Upcycling: Sewing instructions for making DIY cloths using old clothes

For beginners, it’s good to start with easy projects like kitchen towels, makeup removers, or baby wipes as they are easy to sew. If you don’t have a sewing machine, you can sew them by hand. As it’s handy to have several kitchen towels, it would be much quicker to use a simple household sewing machine.

In addition to a sewing machine, you will need:

  • Garments or household textiles made of natural fibres such as cotton, linen or viscose
  • Thread in a matching colour
  • Fabric scissors
  • Measuring tape or ruler
  • Water-soluble pen or special marking pencil
  • Sheet of paper
  • Pins
  • Iron (although not essential)

Once you have all the utensils ready, you can start sewing your cloths:

When upcycling old clothes, it makes sense to disassemble the garment into parts. Simply cut along the seams of the T-shirt, blouse etc.

Tools needed for sewing DIY cloths - fabric, scissors, thread, tape measure and ruler.

Starting with a simple rectangular shape is the easiest way is to make the DIY cloth. A good size to start with is 14 cm x 20 cm, as this is about the same size as a hand. You can always make it bigger or smaller as needed. For example, you can cut your reusable cotton pads in a smaller size and round.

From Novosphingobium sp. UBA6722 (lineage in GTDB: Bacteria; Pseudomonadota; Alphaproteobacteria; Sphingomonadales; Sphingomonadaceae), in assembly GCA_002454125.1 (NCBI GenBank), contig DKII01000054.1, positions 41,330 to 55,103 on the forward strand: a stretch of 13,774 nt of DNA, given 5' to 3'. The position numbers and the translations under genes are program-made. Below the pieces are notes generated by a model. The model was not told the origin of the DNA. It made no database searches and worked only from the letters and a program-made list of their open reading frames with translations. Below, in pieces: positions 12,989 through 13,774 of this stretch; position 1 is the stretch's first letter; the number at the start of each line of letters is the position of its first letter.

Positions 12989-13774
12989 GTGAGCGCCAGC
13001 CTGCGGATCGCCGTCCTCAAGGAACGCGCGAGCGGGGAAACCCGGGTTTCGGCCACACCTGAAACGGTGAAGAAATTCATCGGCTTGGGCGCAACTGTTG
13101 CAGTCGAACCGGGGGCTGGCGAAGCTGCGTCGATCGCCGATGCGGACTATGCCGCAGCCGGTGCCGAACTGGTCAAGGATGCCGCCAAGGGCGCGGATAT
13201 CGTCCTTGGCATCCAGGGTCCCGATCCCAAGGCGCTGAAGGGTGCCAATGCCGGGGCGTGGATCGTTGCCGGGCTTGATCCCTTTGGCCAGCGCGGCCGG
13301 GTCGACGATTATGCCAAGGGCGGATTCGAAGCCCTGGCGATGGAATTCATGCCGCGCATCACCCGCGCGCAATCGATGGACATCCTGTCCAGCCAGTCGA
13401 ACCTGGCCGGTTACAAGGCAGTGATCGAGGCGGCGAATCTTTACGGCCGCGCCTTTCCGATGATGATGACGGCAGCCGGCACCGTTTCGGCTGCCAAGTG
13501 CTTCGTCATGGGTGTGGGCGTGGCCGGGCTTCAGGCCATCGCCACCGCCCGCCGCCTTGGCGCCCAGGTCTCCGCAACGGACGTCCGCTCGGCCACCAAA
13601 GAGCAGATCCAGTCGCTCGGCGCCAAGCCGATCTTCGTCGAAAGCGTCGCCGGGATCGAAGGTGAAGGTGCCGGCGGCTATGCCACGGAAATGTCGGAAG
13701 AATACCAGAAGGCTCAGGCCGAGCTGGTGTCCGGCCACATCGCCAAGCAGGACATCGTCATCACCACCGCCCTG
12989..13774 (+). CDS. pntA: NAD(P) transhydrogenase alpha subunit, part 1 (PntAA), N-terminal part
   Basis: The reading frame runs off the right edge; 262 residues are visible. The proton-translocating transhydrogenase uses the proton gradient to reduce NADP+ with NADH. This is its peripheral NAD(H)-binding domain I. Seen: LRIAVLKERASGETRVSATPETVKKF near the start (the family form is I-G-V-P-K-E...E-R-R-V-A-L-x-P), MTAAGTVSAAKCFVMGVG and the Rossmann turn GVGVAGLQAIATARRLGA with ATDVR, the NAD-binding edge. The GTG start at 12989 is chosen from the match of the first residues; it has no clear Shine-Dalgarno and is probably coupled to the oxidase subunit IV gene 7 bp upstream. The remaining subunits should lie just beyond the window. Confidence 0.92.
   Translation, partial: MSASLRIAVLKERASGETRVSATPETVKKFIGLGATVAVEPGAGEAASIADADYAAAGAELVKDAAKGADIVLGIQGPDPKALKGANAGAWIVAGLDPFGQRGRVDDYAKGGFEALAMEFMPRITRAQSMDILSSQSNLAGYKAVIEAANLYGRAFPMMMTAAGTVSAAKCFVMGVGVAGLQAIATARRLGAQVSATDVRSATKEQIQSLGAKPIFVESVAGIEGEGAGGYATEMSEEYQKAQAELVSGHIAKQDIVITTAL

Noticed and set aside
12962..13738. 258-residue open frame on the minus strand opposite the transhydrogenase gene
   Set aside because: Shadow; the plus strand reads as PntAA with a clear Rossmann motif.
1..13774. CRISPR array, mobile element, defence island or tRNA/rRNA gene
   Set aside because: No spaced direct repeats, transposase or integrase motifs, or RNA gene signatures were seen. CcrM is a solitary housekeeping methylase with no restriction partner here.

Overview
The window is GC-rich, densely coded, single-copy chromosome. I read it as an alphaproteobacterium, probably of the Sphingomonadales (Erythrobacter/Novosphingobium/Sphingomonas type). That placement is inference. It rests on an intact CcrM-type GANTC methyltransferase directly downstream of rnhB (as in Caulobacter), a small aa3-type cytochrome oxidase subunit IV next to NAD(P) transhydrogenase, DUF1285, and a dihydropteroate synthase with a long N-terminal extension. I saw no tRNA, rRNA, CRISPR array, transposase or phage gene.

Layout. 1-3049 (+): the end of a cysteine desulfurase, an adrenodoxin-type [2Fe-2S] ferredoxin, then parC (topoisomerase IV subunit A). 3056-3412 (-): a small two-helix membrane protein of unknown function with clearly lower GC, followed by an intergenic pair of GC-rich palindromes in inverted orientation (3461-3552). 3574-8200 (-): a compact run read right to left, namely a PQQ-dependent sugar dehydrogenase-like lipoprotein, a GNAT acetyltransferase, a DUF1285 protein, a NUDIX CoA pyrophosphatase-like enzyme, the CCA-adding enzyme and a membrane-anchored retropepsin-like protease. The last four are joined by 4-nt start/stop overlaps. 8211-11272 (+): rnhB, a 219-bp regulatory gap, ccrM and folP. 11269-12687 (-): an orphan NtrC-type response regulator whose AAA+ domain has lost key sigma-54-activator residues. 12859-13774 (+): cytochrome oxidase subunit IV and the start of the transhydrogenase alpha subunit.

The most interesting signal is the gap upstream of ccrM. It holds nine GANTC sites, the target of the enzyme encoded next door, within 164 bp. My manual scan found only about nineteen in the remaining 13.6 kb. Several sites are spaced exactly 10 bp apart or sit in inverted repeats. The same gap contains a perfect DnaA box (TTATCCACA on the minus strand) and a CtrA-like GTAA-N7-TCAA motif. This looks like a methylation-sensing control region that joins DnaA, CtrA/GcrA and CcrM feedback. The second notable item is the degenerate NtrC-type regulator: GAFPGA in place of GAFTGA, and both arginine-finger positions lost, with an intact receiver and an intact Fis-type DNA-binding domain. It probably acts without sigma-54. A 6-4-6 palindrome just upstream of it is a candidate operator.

Use a water-soluble pen to draw a rectangle on one of the pieces of fabric. Alternatively, you can make a template out of cardboard. The advantage of the template is that you can reuse it to make more DIY cloths at a later time.

When preparing the pattern pieces, pay attention to the so-called seam allowance, otherwise, your cloth will be smaller than planned. Add another centimetre to each side of your rectangle, making it 16 cm x 22 cm.

Cutting the individual parts for the DIY cloth with prepared stencil.

The next step is to cut the pieces of fabric. Start by laying several layers of fabric on top of each other to save cutting them all individually. Fix the layers of fabric with a few pins to prevent them from slipping. Make sure not to use too many layers, so that your scissors can still cut through them. The number of layers will depend on how thick the fabric is.

Next, get two fabric pieces ready to join them together. It makes sense to use two different fabrics. If you have patterned fabrics, then combine them with a solid colour. If your fabric is too thin, then add another layer in the middle. The colour and texture are not important as they will not be seen.

Now take the two pieces of fabric and place them right sides together, and then sew around the rectangle, about 1 cm from the edge of the fabric. When doing this, you should lock the seam by sewing backwards after the first three or four stitches. Stop sewing about 2 to 3 cm before you hit the beginning of your seam to leave an opening. To finish the seam, backtack at the end by sewing a few stitches backwards and then forward again. If you add a third layer, simply place the additional piece of fabric on top of the other two pieces right sides together.

NoteA fabric always has a right and a wrong side. The right side is the printed or pretty side and it always faces outward on garments.

NoteA fabric always has a right and a wrong side. The right side is the printed or pretty side and it always faces outward on garments.

Sew two pieces together with a sewing machine.
Making the corners - neatly flatten out each corner.